Once the possibility is opened in the mind of an atheist, the next step is interaction with born again words.  Ultimately, conversion is about appropriating a way of thinking- a way of speaking- which reflects a new reality.  Atheism has a particular language with certain key phrases which pinpoints a person as an atheist, likewise do born again Christians.  Through extensive interaction with born again Christians who attempt through evangelizing to get prospective converts to appropriate their language, to begin to think about themselves as sinners in need of a savior, to begin to ‘hear the Holy Spirit’, an atheist may, unwittingly, begin to think of the world in these terms.  This process is no more brainwashing than you can describe any process of education as brainwashing.  A similar process happens in any classroom when an instructor attempts to open up a new dimension of reality to his or her students through teaching them a new language, whether that language happens to be that of math, science, history or Spanish.  It’s how we humans share our findings with each other, and in this case, the born again Christians are trying to share their findings with the listening atheist.  Conversion is completed when the atheist is not only a listener of born again rhetoric, but has become a speaker of the same rhetoric (and, to be fair, the same thing can and does happen in reverse as well).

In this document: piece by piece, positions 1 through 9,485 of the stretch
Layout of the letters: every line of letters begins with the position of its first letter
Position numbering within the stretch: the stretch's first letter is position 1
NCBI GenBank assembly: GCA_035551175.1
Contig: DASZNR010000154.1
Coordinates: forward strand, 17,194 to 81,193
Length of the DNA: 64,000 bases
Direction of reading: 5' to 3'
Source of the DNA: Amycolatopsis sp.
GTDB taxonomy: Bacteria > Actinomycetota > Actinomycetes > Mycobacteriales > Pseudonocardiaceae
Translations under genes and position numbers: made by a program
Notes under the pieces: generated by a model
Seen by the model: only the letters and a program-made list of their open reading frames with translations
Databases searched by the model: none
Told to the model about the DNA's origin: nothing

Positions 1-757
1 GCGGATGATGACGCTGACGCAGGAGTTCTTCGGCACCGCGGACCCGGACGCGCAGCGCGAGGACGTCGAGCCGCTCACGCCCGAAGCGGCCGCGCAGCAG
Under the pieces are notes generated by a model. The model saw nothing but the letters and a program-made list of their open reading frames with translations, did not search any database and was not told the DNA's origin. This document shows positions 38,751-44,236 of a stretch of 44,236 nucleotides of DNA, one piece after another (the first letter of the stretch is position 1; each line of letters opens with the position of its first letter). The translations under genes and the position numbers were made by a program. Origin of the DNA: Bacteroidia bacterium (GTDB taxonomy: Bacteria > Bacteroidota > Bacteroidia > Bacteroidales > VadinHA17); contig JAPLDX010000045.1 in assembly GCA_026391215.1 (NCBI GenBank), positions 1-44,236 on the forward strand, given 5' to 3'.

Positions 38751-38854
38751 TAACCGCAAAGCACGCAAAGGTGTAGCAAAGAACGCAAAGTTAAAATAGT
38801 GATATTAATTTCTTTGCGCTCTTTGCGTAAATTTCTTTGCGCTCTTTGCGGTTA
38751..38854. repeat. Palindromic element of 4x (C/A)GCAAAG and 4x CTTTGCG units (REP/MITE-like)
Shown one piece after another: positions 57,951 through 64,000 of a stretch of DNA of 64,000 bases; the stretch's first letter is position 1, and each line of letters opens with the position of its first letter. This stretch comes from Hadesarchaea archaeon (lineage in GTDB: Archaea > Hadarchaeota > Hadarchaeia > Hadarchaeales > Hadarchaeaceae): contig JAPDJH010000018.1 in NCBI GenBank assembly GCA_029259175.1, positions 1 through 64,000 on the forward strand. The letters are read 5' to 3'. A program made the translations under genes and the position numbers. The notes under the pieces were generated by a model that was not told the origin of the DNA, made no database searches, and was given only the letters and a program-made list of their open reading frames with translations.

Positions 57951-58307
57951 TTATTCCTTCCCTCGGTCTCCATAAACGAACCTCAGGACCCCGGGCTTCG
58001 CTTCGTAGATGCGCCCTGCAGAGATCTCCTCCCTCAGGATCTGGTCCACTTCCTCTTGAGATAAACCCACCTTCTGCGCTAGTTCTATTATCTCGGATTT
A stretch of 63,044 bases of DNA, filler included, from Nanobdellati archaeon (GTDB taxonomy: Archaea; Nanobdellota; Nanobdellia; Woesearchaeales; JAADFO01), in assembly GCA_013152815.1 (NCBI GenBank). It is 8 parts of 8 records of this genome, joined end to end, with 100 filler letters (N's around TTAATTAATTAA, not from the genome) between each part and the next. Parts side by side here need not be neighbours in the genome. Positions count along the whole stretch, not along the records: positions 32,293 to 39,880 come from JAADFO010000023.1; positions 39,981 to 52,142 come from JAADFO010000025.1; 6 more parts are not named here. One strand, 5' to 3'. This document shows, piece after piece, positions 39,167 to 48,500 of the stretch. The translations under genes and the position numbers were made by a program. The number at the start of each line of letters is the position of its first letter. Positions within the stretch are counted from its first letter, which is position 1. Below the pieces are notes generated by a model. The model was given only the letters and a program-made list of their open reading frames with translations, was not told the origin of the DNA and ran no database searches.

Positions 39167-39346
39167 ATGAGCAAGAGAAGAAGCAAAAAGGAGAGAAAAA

It is this same process which brings a non Mormon to Mormonism.  Missionaries teach prospective converts the peculiar language of Mormonism, inviting the listener to think of the world in terms of Mormon-ese.  If the listener accepts the challenge of listening, he or she will find themselves challenged to think of the world in Mormon terms, and may find themselves speaking about it in Mormon terms.  When the language has been appropriated and made their own, conversion is complete.  The baptism, by that point, is icing on the cake.  Actions naturally follow once the new understanding of the cosmos is appropriated.  Conversion to Mormonism happens in the ordinary way, the same way conversion happens from atheism to born again Christianity (or vice versa).

Don’t get me wrong, I’m not a relativist.  I don’t think all choices are equal (see my “Why Does Anything Exist?” post for example).  Some worldview languages better reflect the way reality really is than others.  I’m not entirely sure what Real Reality looks like, but I do not think Mormonism is an accurate reflection, which is why I ultimately experienced mental tension and de-conversion.  Though I kept trying to describe my experiences of the world in Mormon terms, I increasingly found Mormonese to be a clumsy language to describe the world, the more I thought about things.  I ultimately realized that I no longer thought about the world in Momonese except on a superficial level and therefore was, for all real purposes, no longer a Mormon.  No one had to do a brainwashing intervention for this to happen, I simply attempted to experience my expanding world as a Mormon and experienced failure in the attempt.